The organisation behind one of Cornwall’s major festivals has announced that it will not run this year.
Last year, Cornwall Food & Drink revealed that the well-loved Great Cornish Food Festival, attended by around 40,000 people, was taking a break in order for the format to be reviewed, but has now confirmed that it has not been able to take the event forward in the way it had hoped.
Ruth Huxley, MD of Cornwall Food & Drink, took on the festival in 2009 when its future was in jeopardy and managed it for the following eight years. During that time, visitor numbers to the three-day event on Truro’s Lemon Quay more than doubled, while trade for some of the food and drink producers exhibiting increased even more.
The event developed a reputation that attracted visitors from all over the world, with professionals from the wider food industry making a regular pilgrimage to take a look at the latest stars of the Cornish food scene and often to do business with them. Cornwall Food & Drink’s own in-depth analysis estimated that the event generated more than £3 million of business for the county each year.
Explaining the thinking behind this “immensely difficult” decision, Huxley said: “First and foremost we have had to face the harsh reality that the festival has outgrown its location on Lemon Quay. Although very central and well connected to the transport infrastructure, we’ve been bulging at the seams there for some time. We’ve been as creative as we can over the years with the available space but feedback from visitors told us loud and clear that they wanted the event to be extended, with even more going on and more space to relax.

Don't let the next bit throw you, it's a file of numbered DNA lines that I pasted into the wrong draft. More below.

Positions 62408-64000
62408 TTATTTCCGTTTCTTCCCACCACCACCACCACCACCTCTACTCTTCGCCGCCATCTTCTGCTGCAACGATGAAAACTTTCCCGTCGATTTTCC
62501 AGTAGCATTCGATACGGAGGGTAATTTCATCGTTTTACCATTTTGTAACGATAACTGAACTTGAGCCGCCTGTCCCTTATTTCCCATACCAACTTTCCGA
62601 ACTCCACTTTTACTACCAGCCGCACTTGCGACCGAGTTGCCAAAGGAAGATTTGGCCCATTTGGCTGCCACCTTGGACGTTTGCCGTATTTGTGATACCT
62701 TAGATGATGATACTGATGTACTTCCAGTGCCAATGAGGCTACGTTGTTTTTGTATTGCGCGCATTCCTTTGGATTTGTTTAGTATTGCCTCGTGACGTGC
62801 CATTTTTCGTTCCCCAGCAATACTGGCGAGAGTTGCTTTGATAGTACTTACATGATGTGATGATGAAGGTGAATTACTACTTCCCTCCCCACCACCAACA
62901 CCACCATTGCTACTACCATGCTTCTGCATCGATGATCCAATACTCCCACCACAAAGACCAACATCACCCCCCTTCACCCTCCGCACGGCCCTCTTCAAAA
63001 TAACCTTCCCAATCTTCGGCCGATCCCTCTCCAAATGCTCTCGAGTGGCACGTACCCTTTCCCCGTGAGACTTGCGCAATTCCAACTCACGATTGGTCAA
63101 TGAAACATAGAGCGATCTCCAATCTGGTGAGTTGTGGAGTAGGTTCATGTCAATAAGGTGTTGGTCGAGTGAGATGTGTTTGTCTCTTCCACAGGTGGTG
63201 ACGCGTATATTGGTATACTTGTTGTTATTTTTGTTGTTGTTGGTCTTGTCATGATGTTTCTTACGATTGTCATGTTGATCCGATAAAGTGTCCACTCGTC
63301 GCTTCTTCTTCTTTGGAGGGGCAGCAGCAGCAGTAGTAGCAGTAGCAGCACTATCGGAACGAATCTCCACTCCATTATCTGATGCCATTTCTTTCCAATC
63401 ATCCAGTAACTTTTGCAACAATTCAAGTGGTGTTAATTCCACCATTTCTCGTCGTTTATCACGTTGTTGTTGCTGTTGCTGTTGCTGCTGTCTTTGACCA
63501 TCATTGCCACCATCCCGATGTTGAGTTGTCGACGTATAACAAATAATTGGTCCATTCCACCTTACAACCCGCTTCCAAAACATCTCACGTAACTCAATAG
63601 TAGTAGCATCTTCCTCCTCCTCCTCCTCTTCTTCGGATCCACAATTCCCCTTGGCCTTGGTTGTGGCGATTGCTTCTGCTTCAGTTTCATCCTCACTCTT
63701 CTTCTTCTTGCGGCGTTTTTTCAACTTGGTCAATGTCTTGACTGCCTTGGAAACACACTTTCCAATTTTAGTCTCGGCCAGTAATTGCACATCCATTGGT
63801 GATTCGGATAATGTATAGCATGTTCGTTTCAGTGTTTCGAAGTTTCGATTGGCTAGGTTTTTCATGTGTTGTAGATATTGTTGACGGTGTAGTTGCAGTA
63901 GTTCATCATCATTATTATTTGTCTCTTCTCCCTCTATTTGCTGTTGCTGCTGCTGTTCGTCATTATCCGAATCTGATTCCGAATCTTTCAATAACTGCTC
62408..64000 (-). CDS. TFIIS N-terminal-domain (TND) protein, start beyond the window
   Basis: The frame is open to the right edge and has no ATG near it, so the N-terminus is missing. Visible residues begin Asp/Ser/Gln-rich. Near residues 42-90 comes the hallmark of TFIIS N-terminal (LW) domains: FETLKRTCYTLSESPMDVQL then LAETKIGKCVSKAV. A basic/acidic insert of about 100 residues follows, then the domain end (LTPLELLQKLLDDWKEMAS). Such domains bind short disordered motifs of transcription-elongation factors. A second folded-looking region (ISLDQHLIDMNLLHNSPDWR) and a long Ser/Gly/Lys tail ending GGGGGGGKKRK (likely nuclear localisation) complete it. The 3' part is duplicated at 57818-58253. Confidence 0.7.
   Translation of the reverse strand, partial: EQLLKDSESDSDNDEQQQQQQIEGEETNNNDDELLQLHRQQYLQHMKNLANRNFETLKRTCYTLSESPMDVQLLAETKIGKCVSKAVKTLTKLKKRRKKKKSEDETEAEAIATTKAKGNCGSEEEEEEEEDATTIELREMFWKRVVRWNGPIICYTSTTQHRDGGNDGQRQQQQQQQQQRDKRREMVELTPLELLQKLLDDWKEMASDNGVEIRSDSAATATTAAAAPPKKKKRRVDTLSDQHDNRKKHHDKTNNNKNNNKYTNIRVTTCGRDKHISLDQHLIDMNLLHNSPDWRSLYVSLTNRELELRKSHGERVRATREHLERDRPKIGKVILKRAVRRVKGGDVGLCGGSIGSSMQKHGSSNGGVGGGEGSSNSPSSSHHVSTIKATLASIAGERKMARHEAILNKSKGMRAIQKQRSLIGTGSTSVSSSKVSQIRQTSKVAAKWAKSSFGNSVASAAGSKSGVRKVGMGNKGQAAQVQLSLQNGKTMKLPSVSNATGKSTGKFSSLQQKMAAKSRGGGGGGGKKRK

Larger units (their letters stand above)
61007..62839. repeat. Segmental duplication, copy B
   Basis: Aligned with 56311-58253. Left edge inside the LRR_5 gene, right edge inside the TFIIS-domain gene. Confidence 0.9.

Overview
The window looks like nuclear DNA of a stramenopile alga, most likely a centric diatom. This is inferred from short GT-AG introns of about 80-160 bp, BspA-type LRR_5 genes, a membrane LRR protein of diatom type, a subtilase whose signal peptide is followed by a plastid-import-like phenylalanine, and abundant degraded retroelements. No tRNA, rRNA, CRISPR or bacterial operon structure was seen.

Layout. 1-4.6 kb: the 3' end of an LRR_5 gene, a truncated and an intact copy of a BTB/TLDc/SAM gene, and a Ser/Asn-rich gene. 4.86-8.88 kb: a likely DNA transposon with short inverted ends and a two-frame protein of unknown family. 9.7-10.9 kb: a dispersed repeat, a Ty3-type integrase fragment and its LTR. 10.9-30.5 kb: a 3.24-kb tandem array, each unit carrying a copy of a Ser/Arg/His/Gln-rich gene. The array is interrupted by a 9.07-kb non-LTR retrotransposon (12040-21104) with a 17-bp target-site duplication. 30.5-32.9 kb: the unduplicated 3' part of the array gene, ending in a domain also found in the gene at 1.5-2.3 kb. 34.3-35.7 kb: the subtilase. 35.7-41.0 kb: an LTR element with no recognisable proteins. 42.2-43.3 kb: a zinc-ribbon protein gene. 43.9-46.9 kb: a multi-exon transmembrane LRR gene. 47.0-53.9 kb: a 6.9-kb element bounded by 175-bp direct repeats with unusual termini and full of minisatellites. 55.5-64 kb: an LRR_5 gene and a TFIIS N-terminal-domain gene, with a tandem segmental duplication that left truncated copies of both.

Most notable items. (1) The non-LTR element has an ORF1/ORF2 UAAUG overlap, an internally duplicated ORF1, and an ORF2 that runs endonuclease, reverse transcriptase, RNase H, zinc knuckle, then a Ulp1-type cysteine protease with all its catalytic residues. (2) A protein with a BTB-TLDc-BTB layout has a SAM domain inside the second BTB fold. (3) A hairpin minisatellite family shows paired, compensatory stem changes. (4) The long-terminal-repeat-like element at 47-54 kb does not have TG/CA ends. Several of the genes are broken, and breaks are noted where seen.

“We just can’t do that aspiration justice on Lemon Quay as things stand at the moment,” she continued. “Additionally, we’ve had to acknowledge that there is a host of practical issues connected with potential overcrowding. We’re deadly serious about our responsibilities as event managers and we won’t compromise when it comes to ensuring the safety of 40,000 people.”
However, the search for a new venue that might tick all the boxes for taking the event forward has proved fruitless and one of the contributory factors is cost.
“The amount of investment needed to build the event in a new location is far more than we feel we are likely to raise in the current wobbly economic climate,” Huxley added.
“It is therefore with much sadness that we’ve had to admit that we have reached something of an impasse. Naturally if anyone out there feels able to offer any solutions, we are more than happy to hear from them.”
Paying tribute to all those who have supported the festival since it began in 2004, its founder, Steve Whittingham, owner of Fodders in Tinners Court, Truro, said: “I’ve had the best times of my professional life, without a doubt, working on the festival and I would like to give my heartfelt thanks to all the chefs and food producers who have come to the festival and made it such a great show.
“I have been able to work with the best chefs and produce in Cornwall, some of them with national and international repute. For me, the best thing about working on the festival has been the opportunity to get to know some of the wonderful men and women in and around the food and drink industry here in Cornwall and yes, it is sad that the festival is not taking place, but I look back with pride at all we managed to achieve.”